The Hammam of Yalbugha was constructed just south of the Citadel during the reign of the Mamluk governor of Aleppo Yalbugha al-Nasiri I (r. 1382-1389/783-791 AH). The building fell into disuse and was functioning as a felt factory in the early twentieth century. In the 1980s the baths were restored and opened again to the public.
The baths feature an ornate facade decorated with ablaq stonework and a large arched entry iwan. The interior is divided into three main spaces: a frigidarium, a tepidarium and a caldarium. All take the form of domed chambers flanked on all sides by iwans.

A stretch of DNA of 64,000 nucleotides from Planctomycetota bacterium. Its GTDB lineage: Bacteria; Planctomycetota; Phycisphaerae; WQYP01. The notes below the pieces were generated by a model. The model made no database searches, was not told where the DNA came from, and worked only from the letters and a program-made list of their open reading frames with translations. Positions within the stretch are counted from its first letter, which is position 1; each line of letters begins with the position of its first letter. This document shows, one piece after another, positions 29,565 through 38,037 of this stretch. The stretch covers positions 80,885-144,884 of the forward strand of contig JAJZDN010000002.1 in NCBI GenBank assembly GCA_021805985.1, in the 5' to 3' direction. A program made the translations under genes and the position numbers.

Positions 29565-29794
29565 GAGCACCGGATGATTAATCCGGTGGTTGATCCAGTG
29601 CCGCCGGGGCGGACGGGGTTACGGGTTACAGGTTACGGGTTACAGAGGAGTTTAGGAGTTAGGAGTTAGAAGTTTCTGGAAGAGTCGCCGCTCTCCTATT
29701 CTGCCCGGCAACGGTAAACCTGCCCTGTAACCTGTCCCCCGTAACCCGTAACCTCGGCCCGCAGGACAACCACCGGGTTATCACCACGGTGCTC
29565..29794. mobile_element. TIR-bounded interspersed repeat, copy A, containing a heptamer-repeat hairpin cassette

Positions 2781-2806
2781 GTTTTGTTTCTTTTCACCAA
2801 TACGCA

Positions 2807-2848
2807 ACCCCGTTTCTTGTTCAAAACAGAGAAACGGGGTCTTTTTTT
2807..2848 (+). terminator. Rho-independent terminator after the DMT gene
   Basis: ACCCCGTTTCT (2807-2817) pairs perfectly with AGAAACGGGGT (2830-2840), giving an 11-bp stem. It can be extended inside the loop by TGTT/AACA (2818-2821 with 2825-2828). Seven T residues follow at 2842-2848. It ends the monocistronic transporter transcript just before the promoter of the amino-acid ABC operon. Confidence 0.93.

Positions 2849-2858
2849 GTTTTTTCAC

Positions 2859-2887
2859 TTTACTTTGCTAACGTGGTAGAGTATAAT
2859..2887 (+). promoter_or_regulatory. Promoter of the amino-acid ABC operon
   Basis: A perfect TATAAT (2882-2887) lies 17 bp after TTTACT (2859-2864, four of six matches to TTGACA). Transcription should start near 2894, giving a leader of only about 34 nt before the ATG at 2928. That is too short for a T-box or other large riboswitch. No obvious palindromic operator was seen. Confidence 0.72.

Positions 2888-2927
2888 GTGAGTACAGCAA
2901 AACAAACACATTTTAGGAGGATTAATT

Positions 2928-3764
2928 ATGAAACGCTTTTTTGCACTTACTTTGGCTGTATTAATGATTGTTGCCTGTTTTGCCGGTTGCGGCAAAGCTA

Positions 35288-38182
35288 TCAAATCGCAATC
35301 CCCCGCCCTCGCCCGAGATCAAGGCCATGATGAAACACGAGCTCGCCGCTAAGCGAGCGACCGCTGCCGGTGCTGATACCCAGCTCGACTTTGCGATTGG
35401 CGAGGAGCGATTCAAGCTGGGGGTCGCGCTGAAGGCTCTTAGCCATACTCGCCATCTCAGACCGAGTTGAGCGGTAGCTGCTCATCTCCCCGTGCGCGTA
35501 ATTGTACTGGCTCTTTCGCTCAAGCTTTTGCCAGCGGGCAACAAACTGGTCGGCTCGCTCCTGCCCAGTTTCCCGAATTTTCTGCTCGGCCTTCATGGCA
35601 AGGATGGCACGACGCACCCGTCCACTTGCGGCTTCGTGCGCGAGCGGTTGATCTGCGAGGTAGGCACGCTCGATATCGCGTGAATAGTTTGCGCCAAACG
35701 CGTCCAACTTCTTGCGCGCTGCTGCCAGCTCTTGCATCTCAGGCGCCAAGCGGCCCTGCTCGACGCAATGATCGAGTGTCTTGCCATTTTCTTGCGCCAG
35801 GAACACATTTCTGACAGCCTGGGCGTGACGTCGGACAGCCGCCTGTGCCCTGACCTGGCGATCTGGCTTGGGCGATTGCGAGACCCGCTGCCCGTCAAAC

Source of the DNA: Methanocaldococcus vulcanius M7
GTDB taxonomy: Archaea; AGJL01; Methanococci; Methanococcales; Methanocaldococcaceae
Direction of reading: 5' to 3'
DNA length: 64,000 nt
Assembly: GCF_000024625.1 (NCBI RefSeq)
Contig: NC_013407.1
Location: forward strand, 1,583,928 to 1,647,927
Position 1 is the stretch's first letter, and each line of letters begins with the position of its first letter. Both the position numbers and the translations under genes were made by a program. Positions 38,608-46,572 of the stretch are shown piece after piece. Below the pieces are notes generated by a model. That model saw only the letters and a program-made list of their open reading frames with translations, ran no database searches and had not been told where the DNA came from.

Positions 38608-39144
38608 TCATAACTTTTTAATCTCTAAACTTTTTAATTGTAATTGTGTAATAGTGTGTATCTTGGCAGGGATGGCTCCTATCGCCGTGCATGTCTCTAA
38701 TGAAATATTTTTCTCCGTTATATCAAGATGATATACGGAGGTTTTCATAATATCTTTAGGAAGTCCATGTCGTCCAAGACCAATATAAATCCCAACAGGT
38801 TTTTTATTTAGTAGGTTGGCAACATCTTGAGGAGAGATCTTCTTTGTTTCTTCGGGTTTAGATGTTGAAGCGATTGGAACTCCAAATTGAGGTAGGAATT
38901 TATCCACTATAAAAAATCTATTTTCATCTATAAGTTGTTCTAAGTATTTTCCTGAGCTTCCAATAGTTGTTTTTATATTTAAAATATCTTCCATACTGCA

The baths were damaged during the Syrian Civil War.
Aga Khan Trust for Culture
Meinecke, Michael. Die Mamlukische Architektur in Ägypten und Syrien (658/1250 Bis 923/1517), 2: 276, no. 25A/53. Glückstadt: J. J. Augustin, 1992.